‘Heck of a job?’ Former FEMA director says GOP doing a good job ahead of possible RNC hurricane

Steven Nelson | Associate Editor

Michael Brown, the Federal Emergency Management Agency director during Hurricane Katrina in 2005, told The Daily Caller that people should “calm down” about the possibility of a hurricane striking Tampa, Fla., during next week’s Republican National Convention.

“The hyperbole of this thing is out of control,” said Brown, noting what he sees as alarmism from reporters “wringing their hands and gnashing their teeth.”

Brown was infamously praised by President George W. Bush during the height of post-Katrina chaos with the phrase, “Brownie, you’re doing a heck of a job.” He resigned his position shortly after.

Brown said that he believes RNC event planners are doing a good job, and that FEMA needs “to have their contingency plans in effect now.”

“From the things I’ve heard from people in D.C., I think the party is doing the right thing,” Brown told TheDC. “I don’t have a gauge on whether the city is doing the right thing, because all I’m hearing is the mayor talking about rescheduling.”

Brown did not say what specifically the Republican Party is doing a good job at, but said, “I assume the RNC is sending out daily emails … just to get people thinking.”

Earlier this week Tampa Mayor Bob Buckhorn said, “absolutely, we’re prepared to call [the convention] off.” Florida Lt. Gov. Jennifer Carroll said, “safety — that’s going to be the number one priority … We can have the convention again.”

“I think the most important thing the party can do is communication,” Brown said. “The party needs to take control of the flow of information to the delegates.”

Approximately 50,000 reporters, delegates and protesters are expected to descend on Tampa for the weeklong convention, which begins on Monday, the same day the storm is projected to arrive in the area.

On Thursday, FEMA Director Craig Fugate appeared on CNN to stress the importance of generalized hurricane preparedness, rather than a localized focus on Tampa.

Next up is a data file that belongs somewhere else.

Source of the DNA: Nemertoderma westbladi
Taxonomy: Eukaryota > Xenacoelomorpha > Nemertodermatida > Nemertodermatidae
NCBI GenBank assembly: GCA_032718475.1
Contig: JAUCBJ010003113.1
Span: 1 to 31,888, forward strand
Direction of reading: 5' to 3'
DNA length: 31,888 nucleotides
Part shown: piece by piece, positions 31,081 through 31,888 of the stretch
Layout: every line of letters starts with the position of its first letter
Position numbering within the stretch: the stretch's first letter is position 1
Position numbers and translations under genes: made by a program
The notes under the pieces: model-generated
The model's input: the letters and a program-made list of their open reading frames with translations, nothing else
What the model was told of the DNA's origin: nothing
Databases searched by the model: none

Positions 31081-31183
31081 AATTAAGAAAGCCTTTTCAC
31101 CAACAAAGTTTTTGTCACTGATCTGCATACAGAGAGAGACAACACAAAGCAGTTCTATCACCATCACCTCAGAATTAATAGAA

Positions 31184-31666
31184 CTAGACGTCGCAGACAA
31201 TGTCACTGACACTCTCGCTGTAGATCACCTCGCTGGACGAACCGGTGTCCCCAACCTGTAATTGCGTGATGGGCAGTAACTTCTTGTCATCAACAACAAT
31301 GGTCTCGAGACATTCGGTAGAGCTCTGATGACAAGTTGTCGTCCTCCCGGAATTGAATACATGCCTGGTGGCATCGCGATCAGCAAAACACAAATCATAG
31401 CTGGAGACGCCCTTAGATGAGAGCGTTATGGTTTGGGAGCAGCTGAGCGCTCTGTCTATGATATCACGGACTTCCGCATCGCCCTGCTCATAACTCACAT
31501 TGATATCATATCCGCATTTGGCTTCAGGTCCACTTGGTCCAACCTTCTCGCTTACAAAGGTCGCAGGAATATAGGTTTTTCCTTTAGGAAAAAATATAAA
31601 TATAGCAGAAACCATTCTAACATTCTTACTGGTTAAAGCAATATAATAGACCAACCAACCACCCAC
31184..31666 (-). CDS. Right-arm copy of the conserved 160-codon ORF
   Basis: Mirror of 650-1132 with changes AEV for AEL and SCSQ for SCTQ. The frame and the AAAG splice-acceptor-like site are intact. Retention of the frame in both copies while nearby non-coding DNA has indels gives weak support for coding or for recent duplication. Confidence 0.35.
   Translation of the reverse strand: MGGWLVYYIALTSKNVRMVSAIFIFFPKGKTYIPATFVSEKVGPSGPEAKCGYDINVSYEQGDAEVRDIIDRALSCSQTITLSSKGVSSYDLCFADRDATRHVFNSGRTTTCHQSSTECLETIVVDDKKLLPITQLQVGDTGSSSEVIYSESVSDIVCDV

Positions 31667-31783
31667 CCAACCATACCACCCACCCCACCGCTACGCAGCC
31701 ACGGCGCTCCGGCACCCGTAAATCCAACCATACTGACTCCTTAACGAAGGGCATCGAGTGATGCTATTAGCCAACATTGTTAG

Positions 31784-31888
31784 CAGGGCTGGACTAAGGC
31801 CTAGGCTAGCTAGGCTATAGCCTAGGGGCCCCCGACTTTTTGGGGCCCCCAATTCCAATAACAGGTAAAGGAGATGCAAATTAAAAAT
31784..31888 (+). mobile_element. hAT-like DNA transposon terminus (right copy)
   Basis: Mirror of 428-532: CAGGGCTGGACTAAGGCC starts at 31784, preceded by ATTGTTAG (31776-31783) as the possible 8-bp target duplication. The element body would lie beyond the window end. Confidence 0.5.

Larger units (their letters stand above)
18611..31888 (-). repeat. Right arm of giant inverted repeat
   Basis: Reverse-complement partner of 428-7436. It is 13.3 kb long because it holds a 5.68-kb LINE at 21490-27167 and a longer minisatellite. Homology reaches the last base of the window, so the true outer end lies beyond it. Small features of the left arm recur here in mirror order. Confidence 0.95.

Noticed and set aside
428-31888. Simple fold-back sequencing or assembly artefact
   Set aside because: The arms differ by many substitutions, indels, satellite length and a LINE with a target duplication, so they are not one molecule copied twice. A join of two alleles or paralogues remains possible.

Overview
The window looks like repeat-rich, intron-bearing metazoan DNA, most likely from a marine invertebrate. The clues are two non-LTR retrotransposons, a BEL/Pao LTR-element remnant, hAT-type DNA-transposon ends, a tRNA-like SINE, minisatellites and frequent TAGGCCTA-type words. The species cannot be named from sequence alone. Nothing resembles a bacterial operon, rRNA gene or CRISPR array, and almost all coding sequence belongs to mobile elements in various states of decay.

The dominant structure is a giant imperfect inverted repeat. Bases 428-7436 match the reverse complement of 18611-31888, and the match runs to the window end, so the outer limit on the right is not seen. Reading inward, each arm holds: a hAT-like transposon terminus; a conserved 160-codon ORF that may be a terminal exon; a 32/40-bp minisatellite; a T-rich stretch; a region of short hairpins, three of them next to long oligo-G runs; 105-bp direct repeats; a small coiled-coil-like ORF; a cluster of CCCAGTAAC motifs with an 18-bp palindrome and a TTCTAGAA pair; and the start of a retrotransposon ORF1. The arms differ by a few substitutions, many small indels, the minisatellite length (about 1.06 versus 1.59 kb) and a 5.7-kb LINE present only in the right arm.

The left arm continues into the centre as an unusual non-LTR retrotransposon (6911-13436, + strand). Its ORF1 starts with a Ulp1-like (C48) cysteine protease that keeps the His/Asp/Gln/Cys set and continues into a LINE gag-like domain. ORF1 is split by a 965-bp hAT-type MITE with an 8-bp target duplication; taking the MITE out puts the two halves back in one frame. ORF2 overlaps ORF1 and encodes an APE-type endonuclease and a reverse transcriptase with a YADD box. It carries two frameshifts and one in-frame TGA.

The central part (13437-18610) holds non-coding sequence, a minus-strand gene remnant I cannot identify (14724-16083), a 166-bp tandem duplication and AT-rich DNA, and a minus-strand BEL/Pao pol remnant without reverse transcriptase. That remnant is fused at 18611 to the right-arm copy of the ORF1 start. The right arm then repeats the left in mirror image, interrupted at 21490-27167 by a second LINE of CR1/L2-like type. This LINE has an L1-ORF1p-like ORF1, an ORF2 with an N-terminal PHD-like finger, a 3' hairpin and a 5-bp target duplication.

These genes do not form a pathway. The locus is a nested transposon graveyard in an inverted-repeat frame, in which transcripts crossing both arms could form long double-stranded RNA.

“Craig may be trying to say what I’m saying, ‘we kind of know some of the projection plans, where it may or may not hit,’” said Brown.

But, Brown said, “people could read that statement as ignoring the fact that we have a national special security event going on with a possible natural disaster.”

Offering his advice for FEMA, Brown said that regional offices should be stocking up on supplies and manpower.

“Just like in Katrina, you ought to move your logistical material, your personnel, close, but you don’t want them at the location,” said Brown. “You don’t want them in Tampa and then have them become victims too.”

The Tampa Bay Times Forum, the sports arena that will host the RNC, is likely being considered as a makeshift shelter for worst-case scenario plans, said Brown, who cautioned that the stadium’s structural strength needs to be carefully analyzed by planners.

“If you recall in Katrina, the mayor decided to make the Superdome the refuge of last resort. I saw the engineering reports, which said it would withstand a category three storm, but Katrina was a category five,” he recalled. The Superdome’s roof was damaged by Katrina’s punishing winds.

FEMA spokesman Carter Langston told TheDC that the agency has not drafted detailed contingency plans for Tampa, focusing instead on the broader regional threat posed by the storm.

Florida’s state-level emergency management agency, Langston said, is working on “that kind of granular detail at this point. Obviously the conference planners will be the ones to decide whether to continue,” he said.

“We assist the state and when it extends all of its resources — then the federal government comes in to assist,” said Langston. “There’s a laundry list of things we could do … we have a lot of levers that we can pull.”

The state’s emergency management director said that his agency is “working on a high number of potential evacuations.” ABC meteorologist Max Golembo noted that “Tampa is just as vulnerable as New Orleans was [before Katrina] in the sense that the water will funnel into the bay area and from the storm surge which will flood completely the whole entire city of Tampa.”

Brown said that despite the need to prepare for the worst, convention-goers might want to also consider the upside of a mild storm.

“If you have a category one storm with 75 mile-per-hour winds and driving rain that’s not the end of civilization,” he said. “If this is a tropical storm, there’s no need to panic or shut down … Occupy Wall Street protesters will go away, and it will make security easier.”

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